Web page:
Review: Cirque du Soleil "Kurios"

Jan. 16, 2016 | By Bruce R. Feldman

Cirque du Soleil "Kurios," Dodger Stadium, Los Angeles, Jan. 13, 2016

Southern California is this kind of place for arts lovers: You drive for nearly two hours from the West Side to downtown or Hollywood to attend a play or concert. It’s not an enjoyable start to an evening’s entertainment, especially if the performance itself takes less time than the commute, as the symphony typically does.

This was our frame of mind when we set out at rush hour for Dodger Stadium two nights ago to see Cirque du Soleil. Traffic was miserable, as expected. We were feeling pretty crunchy when we finally arrived an hour and three-quarters later. We cheered up a bit as the troupe’s signature blue-and-yellow-striped big top came into view.

Cirque du Soleil calls its new show Kurios (or Cabinet of Curiosities) to suggest a night of quaint marvels and wonders. What it delivers is something more. Charm and whimsy abound, but so do comedy, music, and, memorably, exhilarating acrobatics.

The creative team behind the show weaves everything into a fluid, diverting spectacle that will have you grinning from ear to ear for its two and one-half hour length. For Cirque fans, it once again proves to be a winning combination.

The show is set in a steampunk world, at the same time retro and futuristic, a fanciful place filled with visually stunning sets and oddball characters wearing outlandish costumes. Their underlying message: Don’t be a cynic! Use your imagination! Let us astonish you!

The evening begins gently enough with the Cirque’s version of circus parade. No elephants, calliopes., or fire eaters. Instead there’s a motley group of train passengers: eccentrics, acrobats, a juggler, percussionists and dancers. For an opening number it’s fun if oddly understated.

"Charm and whimsy abound, but so do comedy, music, and, memorably, exhilarating acrobatics."

The pace picks up when two acrobats, dressed as mechanical dolls, take to the air. They’re high above us. Surprise! The trapeze turns out be a human one. The catcher flings his partner into the air where she performs more and more elaborate somersaults. He catches her and swings her back into the air for her next trick. There’s no net! It’s clever and also thrilling.

Eleven more acts follow. Four wonderfully pliant contortionists execute graceful pyramids, twisting their bodies into unimaginable poses. A chair-balancing act finds its double mirrored 50 feet above hanging upside down from the top of the tent. The two teams build their way up or down until they meet mid air. We haven’t seen that before.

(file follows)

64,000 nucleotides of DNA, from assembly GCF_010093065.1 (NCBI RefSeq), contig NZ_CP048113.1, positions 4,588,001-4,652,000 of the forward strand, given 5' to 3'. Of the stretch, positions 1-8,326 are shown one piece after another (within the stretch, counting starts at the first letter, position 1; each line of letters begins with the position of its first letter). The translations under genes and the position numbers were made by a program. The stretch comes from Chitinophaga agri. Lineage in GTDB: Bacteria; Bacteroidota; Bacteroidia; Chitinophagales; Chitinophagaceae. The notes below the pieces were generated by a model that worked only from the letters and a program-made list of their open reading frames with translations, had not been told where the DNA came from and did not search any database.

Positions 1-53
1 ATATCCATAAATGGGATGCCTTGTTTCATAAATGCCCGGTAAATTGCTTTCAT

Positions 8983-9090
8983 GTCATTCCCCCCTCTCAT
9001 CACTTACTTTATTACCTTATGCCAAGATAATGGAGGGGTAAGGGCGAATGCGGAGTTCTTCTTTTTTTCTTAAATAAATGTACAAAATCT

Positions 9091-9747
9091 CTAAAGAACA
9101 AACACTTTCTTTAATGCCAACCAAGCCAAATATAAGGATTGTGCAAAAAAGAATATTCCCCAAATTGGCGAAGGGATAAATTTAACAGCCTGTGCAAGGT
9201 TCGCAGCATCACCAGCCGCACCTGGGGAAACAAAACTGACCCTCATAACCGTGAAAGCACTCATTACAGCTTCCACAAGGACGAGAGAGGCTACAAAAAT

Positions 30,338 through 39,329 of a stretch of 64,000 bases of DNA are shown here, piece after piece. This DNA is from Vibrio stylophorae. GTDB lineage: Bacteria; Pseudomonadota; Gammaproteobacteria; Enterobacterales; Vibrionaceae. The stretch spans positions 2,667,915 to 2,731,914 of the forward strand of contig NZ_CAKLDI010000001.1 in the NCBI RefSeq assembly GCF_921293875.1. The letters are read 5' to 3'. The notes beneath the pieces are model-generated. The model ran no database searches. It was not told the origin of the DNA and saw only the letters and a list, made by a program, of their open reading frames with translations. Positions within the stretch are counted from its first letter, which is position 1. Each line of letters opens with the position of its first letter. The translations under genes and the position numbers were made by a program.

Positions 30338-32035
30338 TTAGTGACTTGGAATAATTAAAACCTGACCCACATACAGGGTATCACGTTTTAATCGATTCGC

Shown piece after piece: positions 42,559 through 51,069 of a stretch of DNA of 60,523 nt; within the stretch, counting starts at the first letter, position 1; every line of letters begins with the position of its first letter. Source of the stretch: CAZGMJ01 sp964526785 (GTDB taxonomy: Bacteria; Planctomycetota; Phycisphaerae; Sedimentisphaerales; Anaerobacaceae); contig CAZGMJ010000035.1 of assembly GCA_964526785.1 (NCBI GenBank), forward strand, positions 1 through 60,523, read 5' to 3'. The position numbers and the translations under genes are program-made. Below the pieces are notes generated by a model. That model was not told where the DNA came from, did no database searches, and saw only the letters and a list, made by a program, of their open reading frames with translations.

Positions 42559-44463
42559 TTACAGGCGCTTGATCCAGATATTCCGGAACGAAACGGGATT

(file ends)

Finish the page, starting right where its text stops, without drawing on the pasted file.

Photo: Carol Siegle

A group of 13 artists perform daring synchronized acrobatics, standing three or four high on each other’s shoulders. A pair of “Siamese Twins” crisscrosses on swinging ropes high above, performing closely synchronized figures at high speed.

Another act takes place not over a net, but on one. Underwater creatures pirouette, bounce and rebound on an elevated net that covers the entire stage. Their street-style performance is mixed with pure trampoline techniques. The net is tuned so that the artists standing on the surface can use their legs to modulate the amplitude of the bouncing motion, at times creating a slingshot effect that propels their teammates almost to the top of the tent.

Not all of the acts are intended to stop your heart; some bits offer a different sort of pleasure. In the imaginative “Invisible Circus” a kooky ringmaster directs a miniature troupe of unseen artists. Ranging from teeterboard to high diving to riding a unicycle on a tightrope, the acts all materialize in our minds by the sheer power of visual and sound effects. It’s hilarious.

By the finale, we had completely succumbed to the show’s invention and spirit. We were glad we drove the long distance on a cold night. If you go to Kurios, it’s likely you will feel the same way.

Cirque du Soleil’s Kurios is at Dodger Stadium in Los Angeles until February 7. It then plays Atlanta, Boston, New York, and Washington, D.C.

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